Life is full of important decisions. As we age, we may have fewer decisions to make, but some of them are more important than others. A key decision is whether, in your years of declining physical ability, you stay in your home or elect to move into other housing options.
Ultimately, the decision to “age in place” will be based on financial considerations, home accessibility, overall health, and access to social support.
The determination to intentionally age in place vs. moving into an institutional situation ideally starts well before the need to decide is foisted upon you by circumstance. Whenever the decision is made, there are key considerations to factor in.
Most homes are not built with the needs of aging seniors in mind. This may require some modification of the home to accommodate aging in place. The addition of grab bars, removing tripping hazards, adding ramps, and widening doorways are a few modifications that may be appropriate. Planning is more challenging with a two-story home. Whether this means relocating to the first floor or changing homes to one that can accommodate your current and future mobility and accessibility needs are the obvious options.
Whether you can stay in your own home or decide to move to another house, consider the availability of transportation. Whether this is public transportation or relying on rides from family or friends, or even ride-sharing services like Uber or Lift, having reliable transportation is important. Also, consider the walkability of the location. Are key services like grocery stores nearby?
Access to healthcare facilities such as hospitals, clinics, rehab facilities, and pharmacies is an important consideration. If your decision includes relocating, research the availability of doctors you will need and the healthcare services available under your insurance plans. You may also want to investigate what home care agencies serve your area should you want to get help with daily needs as you age in place.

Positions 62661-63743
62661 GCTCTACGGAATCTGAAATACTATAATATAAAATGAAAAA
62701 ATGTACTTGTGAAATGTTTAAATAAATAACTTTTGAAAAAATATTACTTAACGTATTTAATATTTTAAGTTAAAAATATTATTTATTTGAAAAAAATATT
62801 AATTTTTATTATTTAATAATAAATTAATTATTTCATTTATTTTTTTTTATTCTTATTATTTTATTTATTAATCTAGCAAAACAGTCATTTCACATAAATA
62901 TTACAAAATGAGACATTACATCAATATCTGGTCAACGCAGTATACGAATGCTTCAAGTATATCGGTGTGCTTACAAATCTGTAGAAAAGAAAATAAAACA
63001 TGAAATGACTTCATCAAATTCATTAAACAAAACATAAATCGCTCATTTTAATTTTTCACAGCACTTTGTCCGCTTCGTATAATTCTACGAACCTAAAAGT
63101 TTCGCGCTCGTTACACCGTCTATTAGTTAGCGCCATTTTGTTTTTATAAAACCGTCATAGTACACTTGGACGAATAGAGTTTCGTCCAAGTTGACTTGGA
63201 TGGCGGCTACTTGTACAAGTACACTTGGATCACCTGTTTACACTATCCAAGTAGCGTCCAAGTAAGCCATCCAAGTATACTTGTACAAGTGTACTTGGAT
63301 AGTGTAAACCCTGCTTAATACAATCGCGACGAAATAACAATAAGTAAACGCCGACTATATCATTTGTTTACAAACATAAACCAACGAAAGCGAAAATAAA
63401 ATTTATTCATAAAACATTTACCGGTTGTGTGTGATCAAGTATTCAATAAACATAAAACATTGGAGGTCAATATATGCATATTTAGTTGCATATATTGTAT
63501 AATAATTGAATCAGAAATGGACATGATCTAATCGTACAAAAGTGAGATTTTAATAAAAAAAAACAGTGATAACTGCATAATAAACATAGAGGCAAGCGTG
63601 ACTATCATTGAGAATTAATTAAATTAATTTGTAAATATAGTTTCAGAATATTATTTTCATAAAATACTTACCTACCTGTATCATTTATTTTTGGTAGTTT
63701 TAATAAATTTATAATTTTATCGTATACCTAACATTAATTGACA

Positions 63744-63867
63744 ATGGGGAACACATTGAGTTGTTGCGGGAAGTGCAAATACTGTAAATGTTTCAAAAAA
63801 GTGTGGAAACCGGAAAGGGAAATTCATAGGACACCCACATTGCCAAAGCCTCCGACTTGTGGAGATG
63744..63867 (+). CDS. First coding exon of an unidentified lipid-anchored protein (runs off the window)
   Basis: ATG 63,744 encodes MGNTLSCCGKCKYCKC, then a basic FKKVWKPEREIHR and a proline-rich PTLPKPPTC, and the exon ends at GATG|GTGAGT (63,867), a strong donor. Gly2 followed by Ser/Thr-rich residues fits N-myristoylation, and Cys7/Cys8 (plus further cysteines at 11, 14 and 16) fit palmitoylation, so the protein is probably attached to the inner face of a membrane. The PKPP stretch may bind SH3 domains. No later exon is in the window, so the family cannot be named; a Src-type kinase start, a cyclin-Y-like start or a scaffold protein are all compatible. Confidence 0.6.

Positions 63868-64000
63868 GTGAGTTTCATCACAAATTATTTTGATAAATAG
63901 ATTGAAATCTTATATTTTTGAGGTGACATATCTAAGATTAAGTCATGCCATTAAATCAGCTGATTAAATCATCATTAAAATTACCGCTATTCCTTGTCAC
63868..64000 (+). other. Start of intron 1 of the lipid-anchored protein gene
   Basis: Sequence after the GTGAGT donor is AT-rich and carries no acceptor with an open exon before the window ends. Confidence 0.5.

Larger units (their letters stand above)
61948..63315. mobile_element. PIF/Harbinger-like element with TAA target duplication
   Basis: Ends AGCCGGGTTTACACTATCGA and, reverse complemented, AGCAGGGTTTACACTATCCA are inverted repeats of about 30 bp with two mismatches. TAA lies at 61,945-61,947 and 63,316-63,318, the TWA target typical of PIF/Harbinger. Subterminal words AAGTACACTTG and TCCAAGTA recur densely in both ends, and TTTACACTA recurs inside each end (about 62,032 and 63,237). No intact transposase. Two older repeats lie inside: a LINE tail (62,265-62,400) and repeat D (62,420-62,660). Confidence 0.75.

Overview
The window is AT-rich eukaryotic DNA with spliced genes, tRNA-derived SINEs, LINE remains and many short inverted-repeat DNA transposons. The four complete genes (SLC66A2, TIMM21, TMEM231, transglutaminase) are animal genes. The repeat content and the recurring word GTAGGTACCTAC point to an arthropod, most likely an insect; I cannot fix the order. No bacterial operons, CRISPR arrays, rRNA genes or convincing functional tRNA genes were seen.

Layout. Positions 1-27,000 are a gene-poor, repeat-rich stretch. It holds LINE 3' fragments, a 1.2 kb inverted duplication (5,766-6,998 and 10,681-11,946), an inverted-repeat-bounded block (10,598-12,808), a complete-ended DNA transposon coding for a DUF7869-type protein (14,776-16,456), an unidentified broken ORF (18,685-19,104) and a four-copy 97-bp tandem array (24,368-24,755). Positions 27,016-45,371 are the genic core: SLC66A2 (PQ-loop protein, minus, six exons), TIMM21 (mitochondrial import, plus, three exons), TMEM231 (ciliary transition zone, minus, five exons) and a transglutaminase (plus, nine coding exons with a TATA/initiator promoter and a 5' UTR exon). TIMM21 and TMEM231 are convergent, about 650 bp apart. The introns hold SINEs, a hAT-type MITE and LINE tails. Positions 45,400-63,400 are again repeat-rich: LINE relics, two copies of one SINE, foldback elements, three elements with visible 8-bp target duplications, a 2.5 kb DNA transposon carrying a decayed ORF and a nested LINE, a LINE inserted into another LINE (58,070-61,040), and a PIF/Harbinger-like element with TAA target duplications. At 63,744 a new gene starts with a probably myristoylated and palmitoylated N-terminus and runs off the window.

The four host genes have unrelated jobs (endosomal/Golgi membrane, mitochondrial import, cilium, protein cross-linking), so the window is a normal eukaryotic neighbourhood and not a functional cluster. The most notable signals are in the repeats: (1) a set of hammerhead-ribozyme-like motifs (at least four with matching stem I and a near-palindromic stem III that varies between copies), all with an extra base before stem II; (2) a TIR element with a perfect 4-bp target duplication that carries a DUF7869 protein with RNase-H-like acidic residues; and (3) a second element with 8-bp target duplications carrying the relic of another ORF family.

Social isolation can be a major factor in overall health when seniors live independently. Making the decision to age in place makes it important to develop and consistently expand your network of family and friends. Good sources of non-family relationships include neighbors and community resources like senior centers, social clubs, and religious communities.
Should your decision to age in place include relocation, make sure you take into consideration the cost of home modifications, taxes, maintenance, and future changes in your financial situation. Consider potential changes in your costs of healthcare and/or long-term care.
Activities of Daily Living (ADLs) are those things like bathing, dressing, and meal preparation. In making the decision to age in place, having backup plans is critical. Home care is an obvious choice and should be researched. Alternative living arrangements such as family caregivers, long-term care services, and senior living communities should be options you have in your back pocket.
As you make the decision to age in place, assess your current and future needs for home accessibility, social support, healthcare access, transportation, financial considerations and personal health and care needs. Also, have advance directives in place should you become incapacitated.
Importantly, share your plans with others in your life, including family, beneficiaries, healthcare professionals, financial advisers, and attorneys. They can execute your healthcare, legal, and financial wishes if you are not able to do so yourself.